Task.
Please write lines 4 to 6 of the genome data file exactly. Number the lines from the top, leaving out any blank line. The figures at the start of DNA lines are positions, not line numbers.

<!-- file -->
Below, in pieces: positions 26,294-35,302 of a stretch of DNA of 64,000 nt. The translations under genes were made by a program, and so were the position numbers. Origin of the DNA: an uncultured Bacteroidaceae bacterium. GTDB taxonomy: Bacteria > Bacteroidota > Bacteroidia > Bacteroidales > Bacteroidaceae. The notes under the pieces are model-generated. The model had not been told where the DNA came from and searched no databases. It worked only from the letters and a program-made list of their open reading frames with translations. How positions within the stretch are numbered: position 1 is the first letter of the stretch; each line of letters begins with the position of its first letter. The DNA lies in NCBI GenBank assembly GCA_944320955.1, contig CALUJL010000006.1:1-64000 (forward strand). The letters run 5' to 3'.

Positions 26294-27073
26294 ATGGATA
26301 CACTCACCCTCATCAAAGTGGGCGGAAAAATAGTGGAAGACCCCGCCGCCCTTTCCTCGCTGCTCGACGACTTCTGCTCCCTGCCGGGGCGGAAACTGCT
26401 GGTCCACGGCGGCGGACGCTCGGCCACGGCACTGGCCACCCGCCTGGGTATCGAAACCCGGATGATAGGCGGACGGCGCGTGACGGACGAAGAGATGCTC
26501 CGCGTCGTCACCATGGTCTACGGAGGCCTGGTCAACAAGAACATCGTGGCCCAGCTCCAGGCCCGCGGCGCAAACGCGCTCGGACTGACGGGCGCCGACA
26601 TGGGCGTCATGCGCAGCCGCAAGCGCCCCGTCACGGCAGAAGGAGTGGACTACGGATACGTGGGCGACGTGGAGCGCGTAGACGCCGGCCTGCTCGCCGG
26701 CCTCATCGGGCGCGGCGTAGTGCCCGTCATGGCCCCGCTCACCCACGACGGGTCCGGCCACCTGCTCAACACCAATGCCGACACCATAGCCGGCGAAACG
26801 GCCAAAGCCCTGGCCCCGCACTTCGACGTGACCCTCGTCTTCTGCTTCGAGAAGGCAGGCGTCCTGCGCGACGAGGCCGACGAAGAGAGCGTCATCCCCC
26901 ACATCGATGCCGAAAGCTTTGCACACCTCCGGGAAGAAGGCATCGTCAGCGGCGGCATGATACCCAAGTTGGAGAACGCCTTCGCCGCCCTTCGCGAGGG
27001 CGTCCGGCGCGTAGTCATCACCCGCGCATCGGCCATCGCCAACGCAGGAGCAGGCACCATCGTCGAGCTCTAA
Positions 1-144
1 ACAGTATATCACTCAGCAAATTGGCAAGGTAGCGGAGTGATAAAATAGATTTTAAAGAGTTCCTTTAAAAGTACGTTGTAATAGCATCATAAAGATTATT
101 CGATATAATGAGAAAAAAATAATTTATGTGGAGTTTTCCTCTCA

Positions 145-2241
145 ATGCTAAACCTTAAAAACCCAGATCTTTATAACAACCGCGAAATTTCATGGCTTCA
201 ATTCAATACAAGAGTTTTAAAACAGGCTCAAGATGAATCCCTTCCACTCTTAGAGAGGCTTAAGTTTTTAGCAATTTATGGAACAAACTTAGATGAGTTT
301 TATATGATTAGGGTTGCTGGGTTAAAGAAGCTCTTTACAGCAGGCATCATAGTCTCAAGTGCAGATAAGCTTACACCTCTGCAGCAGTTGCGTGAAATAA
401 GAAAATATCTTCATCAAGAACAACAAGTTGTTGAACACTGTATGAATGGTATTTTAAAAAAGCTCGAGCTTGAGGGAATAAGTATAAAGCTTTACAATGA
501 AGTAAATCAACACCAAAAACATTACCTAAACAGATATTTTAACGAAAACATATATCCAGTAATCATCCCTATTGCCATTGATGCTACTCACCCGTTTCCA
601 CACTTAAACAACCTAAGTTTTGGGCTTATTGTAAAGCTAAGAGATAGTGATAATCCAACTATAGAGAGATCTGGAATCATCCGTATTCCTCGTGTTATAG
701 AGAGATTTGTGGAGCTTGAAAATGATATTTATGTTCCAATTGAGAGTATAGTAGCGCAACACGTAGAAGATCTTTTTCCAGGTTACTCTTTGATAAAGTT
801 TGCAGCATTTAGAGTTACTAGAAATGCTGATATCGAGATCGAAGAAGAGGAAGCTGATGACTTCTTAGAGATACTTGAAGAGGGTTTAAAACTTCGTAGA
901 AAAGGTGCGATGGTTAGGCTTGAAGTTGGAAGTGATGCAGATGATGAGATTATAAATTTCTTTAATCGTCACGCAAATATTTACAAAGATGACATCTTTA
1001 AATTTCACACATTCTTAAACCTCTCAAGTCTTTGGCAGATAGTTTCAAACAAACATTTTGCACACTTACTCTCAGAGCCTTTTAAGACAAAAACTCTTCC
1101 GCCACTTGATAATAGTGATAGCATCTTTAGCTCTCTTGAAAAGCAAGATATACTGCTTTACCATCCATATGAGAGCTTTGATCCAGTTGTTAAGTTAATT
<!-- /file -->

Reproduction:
26301 CACTCACCCTCATCAAAGTGGGCGGAAAAATAGTGGAAGACCCCGCCGCCCTTTCCTCGCTGCTCGACGACTTCTGCTCCCTGCCGGGGCGGAAACTGCT
26401 GGTCCACGGCGGCGGACGCTCGGCCACGGCACTGGCCACCCGCCTGGGTATCGAAACCCGGATGATAGGCGGACGGCGCGTGACGGACGAAGAGATGCTC
26501 CGCGTCGTCACCATGGTCTACGGAGGCCTGGTCAACAAGAACATCGTGGCCCAGCTCCAGGCCCGCGGCGCAAACGCGCTCGGACTGACGGGCGCCGACA